A new study finds that Toxoplasma's culinary adaptability may be its Achilles' heel. [University of Melbourne]
A new study finds that Toxoplasma’s culinary adaptability may be its Achilles’ heel. [University of Melbourne]

In the developed world, we often think of parasitic infections as diseases that only infect impoverished nations or adventurous travelers who trek to rural outreaches of the globe. However, the medically relevant parasite Toxoplasma gondii has been estimated to infect one-third of the world’s population and is the most common parasite in developed nations.

Typically, infected individuals remain asymptomatic throughout their lives never knowing they had the single-celled parasite roaming freely about their tissues. T. gondii is primarily a concern for pregnant women and immune-compromised individuals, such as those suffering from HIV/AIDS.

Interestingly, previous studies on mice have implicated T. gondii affecting behavior, as the parasite often invades neurons of the brain and has the capacity to infect almost any nucleated cell. Moreover, additional studies have connected the parasitic infection with mental illness such as schizophrenia and depression. 

Now, researchers from the University of Melbourne have shown that the capacity of Toxoplasma to invade and take up residence in such a broad range of cell types is due to the parasite’s indiscriminate culinary pallet. Cellular subsistence is a fine balance between energy coming in and energy utilized to maintain metabolic functions. Small perturbations of this balance can have large impacts on an organism—especially parasites like T. gondii, who seemingly expend lots of energy in order to be so adaptable.         

In the current study, the investigators observed that Toxoplasma was able to steal and utilize a range of energy-rich nutrients from the host cell, allowing it to adapt to different host cell niches.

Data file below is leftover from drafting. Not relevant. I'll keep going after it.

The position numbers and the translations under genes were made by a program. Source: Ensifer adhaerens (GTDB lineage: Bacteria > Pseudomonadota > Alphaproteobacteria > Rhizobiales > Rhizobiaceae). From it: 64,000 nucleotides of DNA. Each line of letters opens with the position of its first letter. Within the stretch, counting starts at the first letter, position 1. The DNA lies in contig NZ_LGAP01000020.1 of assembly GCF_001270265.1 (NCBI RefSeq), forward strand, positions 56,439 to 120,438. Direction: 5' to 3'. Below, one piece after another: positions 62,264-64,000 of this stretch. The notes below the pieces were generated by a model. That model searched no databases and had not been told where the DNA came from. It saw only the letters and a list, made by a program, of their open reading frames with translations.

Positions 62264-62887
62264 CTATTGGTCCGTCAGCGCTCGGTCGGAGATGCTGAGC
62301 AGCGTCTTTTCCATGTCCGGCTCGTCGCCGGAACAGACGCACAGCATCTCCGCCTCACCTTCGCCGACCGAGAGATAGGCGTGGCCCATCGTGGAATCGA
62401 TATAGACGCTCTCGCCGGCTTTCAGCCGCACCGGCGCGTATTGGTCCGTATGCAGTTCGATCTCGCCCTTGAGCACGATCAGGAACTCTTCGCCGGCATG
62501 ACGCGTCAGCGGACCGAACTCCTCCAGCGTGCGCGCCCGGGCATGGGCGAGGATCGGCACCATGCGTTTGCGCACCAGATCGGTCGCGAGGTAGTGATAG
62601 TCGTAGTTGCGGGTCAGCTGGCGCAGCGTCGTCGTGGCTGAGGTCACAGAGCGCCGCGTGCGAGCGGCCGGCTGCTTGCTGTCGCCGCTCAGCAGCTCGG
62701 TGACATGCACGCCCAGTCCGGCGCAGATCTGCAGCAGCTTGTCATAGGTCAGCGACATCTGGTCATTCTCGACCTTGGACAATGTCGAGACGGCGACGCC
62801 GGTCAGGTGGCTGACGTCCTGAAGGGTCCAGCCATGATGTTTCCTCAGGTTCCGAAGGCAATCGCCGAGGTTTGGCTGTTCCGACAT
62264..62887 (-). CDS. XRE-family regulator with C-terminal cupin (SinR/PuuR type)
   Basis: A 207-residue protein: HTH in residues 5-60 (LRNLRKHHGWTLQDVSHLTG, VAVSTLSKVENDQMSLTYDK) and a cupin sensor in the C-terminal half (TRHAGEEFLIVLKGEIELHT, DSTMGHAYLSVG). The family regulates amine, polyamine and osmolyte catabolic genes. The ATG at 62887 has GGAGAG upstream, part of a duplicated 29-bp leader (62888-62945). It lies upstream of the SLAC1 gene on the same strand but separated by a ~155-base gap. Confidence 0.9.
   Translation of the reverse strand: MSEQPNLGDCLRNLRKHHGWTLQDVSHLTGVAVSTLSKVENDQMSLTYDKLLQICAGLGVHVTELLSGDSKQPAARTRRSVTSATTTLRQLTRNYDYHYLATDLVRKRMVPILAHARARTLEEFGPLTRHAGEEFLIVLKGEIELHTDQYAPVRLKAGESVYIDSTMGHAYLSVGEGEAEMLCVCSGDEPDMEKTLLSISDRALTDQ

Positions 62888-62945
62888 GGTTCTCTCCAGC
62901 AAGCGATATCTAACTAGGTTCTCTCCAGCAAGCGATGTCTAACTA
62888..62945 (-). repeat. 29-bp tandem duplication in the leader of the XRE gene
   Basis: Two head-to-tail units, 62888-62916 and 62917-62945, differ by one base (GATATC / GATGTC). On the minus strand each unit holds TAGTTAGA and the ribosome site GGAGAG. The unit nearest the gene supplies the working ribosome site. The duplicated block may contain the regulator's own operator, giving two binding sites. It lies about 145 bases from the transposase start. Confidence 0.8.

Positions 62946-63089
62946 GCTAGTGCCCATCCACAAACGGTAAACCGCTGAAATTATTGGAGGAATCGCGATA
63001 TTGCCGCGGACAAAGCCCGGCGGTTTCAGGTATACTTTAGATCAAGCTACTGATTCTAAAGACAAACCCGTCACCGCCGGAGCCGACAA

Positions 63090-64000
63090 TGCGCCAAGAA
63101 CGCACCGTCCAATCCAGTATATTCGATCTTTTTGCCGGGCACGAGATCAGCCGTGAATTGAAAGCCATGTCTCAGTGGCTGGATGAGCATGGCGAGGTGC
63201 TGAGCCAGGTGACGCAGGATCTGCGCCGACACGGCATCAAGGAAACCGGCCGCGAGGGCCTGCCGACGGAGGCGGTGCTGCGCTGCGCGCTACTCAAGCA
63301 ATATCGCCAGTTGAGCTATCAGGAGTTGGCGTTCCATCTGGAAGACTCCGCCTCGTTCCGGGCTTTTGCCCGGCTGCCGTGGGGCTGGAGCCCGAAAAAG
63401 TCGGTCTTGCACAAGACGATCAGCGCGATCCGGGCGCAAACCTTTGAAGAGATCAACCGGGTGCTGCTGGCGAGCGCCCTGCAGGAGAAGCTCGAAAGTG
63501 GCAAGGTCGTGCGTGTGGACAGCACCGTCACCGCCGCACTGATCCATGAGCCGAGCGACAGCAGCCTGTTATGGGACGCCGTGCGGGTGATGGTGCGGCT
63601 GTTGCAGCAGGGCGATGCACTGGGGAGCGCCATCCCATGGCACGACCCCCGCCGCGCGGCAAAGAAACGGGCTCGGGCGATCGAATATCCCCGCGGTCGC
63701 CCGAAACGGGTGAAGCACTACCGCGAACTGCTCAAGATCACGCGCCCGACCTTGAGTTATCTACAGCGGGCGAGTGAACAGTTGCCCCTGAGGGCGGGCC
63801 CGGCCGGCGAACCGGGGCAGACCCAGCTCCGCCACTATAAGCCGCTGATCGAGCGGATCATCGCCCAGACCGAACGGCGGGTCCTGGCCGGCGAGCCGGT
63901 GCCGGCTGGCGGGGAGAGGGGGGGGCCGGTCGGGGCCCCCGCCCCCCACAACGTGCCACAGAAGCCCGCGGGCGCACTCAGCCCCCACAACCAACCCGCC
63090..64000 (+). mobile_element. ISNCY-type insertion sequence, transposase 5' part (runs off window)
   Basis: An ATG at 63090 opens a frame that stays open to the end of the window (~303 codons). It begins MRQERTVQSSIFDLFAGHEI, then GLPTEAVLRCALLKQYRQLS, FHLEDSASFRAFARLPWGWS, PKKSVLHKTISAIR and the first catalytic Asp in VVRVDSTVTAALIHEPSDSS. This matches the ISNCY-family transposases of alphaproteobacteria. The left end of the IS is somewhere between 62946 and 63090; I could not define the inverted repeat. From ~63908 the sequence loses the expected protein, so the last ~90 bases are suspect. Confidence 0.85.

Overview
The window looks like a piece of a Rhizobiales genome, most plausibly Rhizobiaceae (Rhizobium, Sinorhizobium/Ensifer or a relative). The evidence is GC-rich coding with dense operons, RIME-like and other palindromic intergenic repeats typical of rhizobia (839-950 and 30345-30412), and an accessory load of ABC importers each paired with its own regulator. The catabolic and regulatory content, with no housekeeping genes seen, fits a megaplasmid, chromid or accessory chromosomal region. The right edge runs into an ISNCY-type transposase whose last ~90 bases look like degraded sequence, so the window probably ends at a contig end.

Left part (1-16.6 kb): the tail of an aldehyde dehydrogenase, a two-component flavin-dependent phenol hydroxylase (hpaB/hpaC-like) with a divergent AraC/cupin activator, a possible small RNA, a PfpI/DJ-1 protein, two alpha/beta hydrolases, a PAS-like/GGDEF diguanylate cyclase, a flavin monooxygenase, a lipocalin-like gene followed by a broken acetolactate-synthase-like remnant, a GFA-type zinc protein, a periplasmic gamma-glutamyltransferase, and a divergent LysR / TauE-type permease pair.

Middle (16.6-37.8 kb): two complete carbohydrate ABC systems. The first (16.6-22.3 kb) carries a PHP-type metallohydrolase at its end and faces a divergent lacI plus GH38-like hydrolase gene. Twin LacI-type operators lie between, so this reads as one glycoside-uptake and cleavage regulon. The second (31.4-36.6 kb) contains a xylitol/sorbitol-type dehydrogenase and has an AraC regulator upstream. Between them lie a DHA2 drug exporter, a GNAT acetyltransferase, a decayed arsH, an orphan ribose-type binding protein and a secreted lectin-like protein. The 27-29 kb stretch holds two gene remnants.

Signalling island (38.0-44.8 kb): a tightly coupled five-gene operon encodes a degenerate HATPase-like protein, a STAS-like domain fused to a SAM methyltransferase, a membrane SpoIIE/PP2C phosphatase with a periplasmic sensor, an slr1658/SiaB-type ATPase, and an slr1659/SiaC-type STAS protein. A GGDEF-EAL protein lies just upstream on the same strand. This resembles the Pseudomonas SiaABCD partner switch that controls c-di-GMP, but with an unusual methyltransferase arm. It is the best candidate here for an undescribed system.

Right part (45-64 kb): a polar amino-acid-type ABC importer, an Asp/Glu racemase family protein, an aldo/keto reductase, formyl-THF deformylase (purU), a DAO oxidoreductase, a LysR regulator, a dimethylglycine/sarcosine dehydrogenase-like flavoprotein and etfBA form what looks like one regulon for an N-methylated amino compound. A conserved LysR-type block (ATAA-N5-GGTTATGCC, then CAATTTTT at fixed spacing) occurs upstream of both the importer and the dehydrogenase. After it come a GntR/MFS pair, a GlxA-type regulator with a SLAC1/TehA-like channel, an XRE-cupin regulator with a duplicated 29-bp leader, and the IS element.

“This may give these parasites enormous flexibility as well as the ability to grow in a range of different host cell types,” explained senior author Malcolm McConville, Ph.D., director at the Bio21 Institute in the Department of Biochemistry and Molecular Biology within the University of Melbourne. “Being adaptable is good, but it comes at the cost of having to make all of the enzymes need to metabolize these nutrients all of the time, an apparently wasteful exercise.”

The findings from this study were published recently in Cell Host and Microbe through an article entitled “A Toxoplasma gondii Gluconeogenic Enzyme Contributes to Robust Central Carbon Metabolism and Is Essential for Replication and Virulence.”

Dr. McConville and his team found that T. gondii was able to repurpose some metabolic enzymes so that they improve nutrient absorption, regardless of the nutrient being used. Moreover, at least one of the enzymes, which seem to be switched on all of the time, TgFBP2, is also needed when parasites are using nutrients that are not normally metabolized by the enzyme.

The scientists were able to show “that conditional knockdown of TgFBP2 results in complete loss of intracellular growth in vitro under glucose-replete conditions and loss of acute virulence in mice. TgFBP2 deficiency was rescued by expression of catalytically active FBPase and was associated with altered glycolytic and mitochondrial TCA cycle fluxes, as well as dysregulation of glycolipid, amylopectin, and fatty acid biosynthesis.”

These results open the possibility of developing drugs that specifically target TgFB2 and possibly prevent acute Toxoplasma infections. Additionally, this research may also be useful in the study of another disease-causing parasite in the same family as T. gondii—the causative agent of malaria, the Plasmodium parasite species.








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